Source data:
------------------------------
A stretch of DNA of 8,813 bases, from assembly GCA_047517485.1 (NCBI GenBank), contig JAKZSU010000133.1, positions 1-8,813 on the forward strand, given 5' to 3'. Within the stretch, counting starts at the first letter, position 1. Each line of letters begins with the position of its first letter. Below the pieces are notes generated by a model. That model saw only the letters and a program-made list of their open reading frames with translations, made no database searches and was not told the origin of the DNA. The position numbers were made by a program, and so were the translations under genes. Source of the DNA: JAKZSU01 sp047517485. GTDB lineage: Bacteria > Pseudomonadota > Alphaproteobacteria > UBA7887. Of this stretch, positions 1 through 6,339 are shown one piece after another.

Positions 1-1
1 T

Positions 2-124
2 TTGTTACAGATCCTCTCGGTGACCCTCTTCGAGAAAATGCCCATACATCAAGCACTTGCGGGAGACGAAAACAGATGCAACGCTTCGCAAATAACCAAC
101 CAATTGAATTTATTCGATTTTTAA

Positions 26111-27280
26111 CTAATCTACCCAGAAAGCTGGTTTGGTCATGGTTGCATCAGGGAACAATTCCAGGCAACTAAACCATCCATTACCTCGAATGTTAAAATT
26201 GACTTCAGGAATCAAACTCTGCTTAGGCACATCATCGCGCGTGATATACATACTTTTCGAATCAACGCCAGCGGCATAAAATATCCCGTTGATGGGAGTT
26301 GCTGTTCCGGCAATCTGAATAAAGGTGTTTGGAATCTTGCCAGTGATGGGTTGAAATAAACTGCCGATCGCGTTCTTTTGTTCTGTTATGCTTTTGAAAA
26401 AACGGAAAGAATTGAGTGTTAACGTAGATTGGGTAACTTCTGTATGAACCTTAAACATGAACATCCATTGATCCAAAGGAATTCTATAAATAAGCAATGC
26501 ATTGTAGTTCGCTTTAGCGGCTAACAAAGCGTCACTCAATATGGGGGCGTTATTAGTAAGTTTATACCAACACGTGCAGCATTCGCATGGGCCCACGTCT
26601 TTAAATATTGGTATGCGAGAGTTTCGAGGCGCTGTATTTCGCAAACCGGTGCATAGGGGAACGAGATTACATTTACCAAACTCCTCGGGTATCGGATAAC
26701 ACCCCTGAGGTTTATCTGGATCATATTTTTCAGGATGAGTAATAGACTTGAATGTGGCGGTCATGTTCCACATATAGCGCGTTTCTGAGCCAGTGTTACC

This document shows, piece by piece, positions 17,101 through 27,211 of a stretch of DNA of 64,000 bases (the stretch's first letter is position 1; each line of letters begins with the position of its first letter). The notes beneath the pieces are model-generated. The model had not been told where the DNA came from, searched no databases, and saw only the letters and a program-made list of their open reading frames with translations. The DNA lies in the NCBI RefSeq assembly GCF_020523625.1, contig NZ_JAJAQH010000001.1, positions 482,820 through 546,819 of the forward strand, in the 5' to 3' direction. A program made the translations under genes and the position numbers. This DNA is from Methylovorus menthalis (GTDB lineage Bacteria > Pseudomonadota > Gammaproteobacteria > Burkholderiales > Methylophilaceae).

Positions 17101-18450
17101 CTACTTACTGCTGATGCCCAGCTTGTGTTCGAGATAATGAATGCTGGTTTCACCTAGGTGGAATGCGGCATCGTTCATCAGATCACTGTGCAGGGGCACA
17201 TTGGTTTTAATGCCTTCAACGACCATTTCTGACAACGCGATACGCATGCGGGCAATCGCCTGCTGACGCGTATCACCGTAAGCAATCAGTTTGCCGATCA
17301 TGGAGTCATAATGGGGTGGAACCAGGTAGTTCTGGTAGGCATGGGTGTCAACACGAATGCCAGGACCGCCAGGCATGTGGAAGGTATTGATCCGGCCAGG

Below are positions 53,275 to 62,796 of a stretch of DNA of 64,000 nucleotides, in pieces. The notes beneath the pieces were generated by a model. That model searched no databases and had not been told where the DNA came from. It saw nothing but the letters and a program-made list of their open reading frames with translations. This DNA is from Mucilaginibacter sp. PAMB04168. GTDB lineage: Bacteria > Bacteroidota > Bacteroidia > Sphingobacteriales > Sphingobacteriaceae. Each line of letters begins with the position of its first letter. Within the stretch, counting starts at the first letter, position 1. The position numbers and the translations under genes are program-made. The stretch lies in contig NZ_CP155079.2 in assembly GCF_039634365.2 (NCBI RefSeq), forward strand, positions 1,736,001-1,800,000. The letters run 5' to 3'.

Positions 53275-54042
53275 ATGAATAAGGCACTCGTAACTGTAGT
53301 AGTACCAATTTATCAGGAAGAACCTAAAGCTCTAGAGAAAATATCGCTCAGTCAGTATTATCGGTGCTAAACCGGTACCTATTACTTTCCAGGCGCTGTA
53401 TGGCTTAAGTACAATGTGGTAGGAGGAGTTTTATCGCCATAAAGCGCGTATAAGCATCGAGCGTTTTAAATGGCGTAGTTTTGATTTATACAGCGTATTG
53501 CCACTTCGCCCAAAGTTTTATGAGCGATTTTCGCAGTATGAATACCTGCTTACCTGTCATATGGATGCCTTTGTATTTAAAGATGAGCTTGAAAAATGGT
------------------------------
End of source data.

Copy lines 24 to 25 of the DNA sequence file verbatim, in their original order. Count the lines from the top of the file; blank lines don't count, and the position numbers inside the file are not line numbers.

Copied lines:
53401 TGGCTTAAGTACAATGTGGTAGGAGGAGTTTTATCGCCATAAAGCGCGTATAAGCATCGAGCGTTTTAAATGGCGTAGTTTTGATTTATACAGCGTATTG
53501 CCACTTCGCCCAAAGTTTTATGAGCGATTTTCGCAGTATGAATACCTGCTTACCTGTCATATGGATGCCTTTGTATTTAAAGATGAGCTTGAAAAATGGT